NAIROBI, Kenya, August 12- Uganda’s Stephen Kiprotich hammered in the last nail to kill Kenya’s hopes of a final flourish at London 2012 Olympics when he forced world champion Abel Kirui and Wilson Kipsang to accept the minor podium positions in the men’s marathon on Sunday.
It was a stunning victory for the 23-year-old Ugandan who took off from the more illustrious Kenyans at the 37km mark and charged to the top medal in 2:08:01 as Kirui took silver in 2:08:27 with Kipsang, who led the race for most of the 42km held on for the bronze in 2:09:37.
The third Kenyan in the race and London Marathon course record holder, Emmanuel Mutai, faded off the pace early on and arrived at the finish 17th in 2:14.49 as the country ceded their fourth Olympics title from Beijing on the last event of the athletics programme of London 2012.
The final tally thus reads 2 gold, 4 silver and 5 bronze is a far cry from the 6 gold, 4 silver and 4 bronze that propelled Kenya to top of the African charts in Beijing four years ago as Kiprotich majestically succeeded the late Samuel Wanjiru as the ultimate distance Olympics king.
Mutai and Kipsang, the past two winners of the London marathon, hit the lead three kilometres from the start, with the former leading through the opening 5Km in 15.23 with South Africa’s Stephen Makoka, Kiprotich, Kirui and Eritrea’s Yared Asmerom among the leading pack of 14.
It did not take long for Kipsang, who came four second short of matching the 2:03:38 world record in Frankfurt last fall, to shift through the gears after the next 5km were crossed in 30:38 as he led the race through 15km (44:58), 20km (59.57), Half (1:03:15), 25km (1:14:58) but began tiring as they approached 30km.
Kirui joined his compatriot and led at that point in 1:30:15 with Kiprotich who had hang on to the frontrunners throughout sat in third. A Kenyan 1-2 looked to be on the cards as Kirui and Kipsang crossed the 35km (1:46:03) mark with the Ugandan further back.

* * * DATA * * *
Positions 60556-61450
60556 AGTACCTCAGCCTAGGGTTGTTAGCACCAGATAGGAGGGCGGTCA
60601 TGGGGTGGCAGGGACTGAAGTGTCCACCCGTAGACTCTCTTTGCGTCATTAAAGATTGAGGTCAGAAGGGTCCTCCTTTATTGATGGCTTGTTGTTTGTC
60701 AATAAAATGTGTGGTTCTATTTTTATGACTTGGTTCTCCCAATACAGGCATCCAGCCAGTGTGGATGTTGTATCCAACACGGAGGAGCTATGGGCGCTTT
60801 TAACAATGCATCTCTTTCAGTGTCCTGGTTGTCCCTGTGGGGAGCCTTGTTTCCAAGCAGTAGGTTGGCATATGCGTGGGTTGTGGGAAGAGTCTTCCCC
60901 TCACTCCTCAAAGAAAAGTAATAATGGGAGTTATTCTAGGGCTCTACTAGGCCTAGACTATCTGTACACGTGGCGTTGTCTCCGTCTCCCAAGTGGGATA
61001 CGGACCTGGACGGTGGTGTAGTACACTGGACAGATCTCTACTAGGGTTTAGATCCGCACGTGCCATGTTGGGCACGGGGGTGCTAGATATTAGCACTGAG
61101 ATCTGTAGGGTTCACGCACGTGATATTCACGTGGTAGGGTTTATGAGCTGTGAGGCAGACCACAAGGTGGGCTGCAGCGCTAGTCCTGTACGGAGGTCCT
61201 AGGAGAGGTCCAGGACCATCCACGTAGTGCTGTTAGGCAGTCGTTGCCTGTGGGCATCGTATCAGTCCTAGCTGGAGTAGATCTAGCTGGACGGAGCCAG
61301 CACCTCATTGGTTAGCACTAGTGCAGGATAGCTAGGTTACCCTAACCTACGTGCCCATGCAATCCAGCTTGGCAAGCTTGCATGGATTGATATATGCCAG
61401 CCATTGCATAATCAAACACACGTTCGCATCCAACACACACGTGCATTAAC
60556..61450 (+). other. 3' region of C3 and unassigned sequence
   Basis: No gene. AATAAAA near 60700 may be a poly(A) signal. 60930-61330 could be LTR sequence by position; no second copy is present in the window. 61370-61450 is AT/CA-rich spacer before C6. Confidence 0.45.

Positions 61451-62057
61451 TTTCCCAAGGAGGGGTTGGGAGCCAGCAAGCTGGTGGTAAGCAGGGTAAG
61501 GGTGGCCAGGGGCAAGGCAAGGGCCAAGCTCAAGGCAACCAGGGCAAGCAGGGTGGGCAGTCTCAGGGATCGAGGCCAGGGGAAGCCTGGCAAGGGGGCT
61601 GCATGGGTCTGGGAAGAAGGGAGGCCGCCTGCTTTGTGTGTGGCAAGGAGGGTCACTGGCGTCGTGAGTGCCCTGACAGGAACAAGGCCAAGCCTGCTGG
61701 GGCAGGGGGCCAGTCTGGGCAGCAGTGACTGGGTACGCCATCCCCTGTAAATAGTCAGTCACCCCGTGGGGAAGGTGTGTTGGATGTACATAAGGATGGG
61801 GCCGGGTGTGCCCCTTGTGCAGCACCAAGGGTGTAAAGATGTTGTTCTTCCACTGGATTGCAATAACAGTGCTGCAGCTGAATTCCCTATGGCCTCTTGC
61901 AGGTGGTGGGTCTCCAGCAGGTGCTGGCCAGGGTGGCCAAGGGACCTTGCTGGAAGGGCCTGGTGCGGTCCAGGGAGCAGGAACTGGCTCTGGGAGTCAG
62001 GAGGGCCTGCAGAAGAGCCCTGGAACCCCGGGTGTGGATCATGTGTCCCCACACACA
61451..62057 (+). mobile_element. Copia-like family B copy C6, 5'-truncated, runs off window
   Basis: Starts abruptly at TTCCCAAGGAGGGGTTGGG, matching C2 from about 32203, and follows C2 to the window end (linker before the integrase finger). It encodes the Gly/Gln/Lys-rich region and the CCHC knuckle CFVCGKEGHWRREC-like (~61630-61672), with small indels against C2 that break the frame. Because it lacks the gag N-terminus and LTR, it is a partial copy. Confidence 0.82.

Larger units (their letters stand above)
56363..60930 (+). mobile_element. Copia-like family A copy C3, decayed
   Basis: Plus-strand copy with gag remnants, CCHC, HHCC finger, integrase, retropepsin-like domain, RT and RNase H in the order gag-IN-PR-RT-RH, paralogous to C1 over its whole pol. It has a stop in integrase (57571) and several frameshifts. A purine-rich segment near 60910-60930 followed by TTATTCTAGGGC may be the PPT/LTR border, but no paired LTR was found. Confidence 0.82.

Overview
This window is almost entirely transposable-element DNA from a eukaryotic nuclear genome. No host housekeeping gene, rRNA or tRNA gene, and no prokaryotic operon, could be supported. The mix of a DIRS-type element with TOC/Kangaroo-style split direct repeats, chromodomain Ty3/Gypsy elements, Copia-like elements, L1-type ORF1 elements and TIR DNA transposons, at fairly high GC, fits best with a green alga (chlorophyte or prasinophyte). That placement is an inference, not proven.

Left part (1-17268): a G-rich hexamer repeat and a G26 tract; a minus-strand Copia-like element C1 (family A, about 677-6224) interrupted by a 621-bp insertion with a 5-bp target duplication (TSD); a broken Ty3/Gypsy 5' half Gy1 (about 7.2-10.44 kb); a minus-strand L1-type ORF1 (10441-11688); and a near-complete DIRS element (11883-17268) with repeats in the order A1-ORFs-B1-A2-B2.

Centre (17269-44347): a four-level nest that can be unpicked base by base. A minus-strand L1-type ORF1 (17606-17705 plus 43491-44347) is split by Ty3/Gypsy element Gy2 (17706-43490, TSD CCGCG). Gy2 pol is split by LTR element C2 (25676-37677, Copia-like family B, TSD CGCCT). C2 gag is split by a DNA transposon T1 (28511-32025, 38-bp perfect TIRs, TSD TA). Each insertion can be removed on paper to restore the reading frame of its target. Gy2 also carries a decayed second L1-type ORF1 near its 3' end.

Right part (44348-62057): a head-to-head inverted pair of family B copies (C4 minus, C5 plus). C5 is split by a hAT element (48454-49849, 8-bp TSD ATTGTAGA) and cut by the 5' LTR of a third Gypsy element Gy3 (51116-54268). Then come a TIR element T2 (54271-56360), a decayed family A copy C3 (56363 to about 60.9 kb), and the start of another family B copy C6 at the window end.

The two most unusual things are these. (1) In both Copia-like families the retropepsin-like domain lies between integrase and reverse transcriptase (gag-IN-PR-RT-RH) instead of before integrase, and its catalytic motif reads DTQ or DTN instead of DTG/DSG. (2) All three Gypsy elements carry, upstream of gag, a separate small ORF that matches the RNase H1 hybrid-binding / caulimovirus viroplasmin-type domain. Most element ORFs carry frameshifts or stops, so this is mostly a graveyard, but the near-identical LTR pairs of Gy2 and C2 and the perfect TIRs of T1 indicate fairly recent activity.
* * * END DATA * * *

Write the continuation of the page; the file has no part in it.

But instead of laying the hammer down for the finish, Kirui who looked stronger opted to wait up for Kipsang who had ran out of steam and as they approached the 37km mark, the team ethic paid the ultimate price when the Ugandan crept behind and took off for the top medal.
Kirui attempted to respond to the devastating turn of speed, separating from his compatriot but the damage was already done as the Ugandan bought a 19 second cushion as they came to the 40km mark (2:01:12 against 2:01:13) and he even had the time to smile at the cheering crowds.
As he approached the Mall in the shadow of Buckingham Palace, Kiprotich made two cursory glances back to ensure he would not be caught and when he confirmed he would be minted as the Olympics champion, he grabbed his nation’s flag 600m from the finish before breasting the tape in glory, the first Ugandan in 40 years to win Olympic gold since the legendary 400m hurdler John Akii-Bua at the Munich 1972 Olympics.
For Kenya, it was a crushing end to an Olympics that had promised so much before the start as they finished sixth in track and field standings behind arch-rivals Ethiopia who won 3 gold, 1 silver and 3 bronze.
South Africa led the continental charts with 3 gold, 2 silver and 3 silver.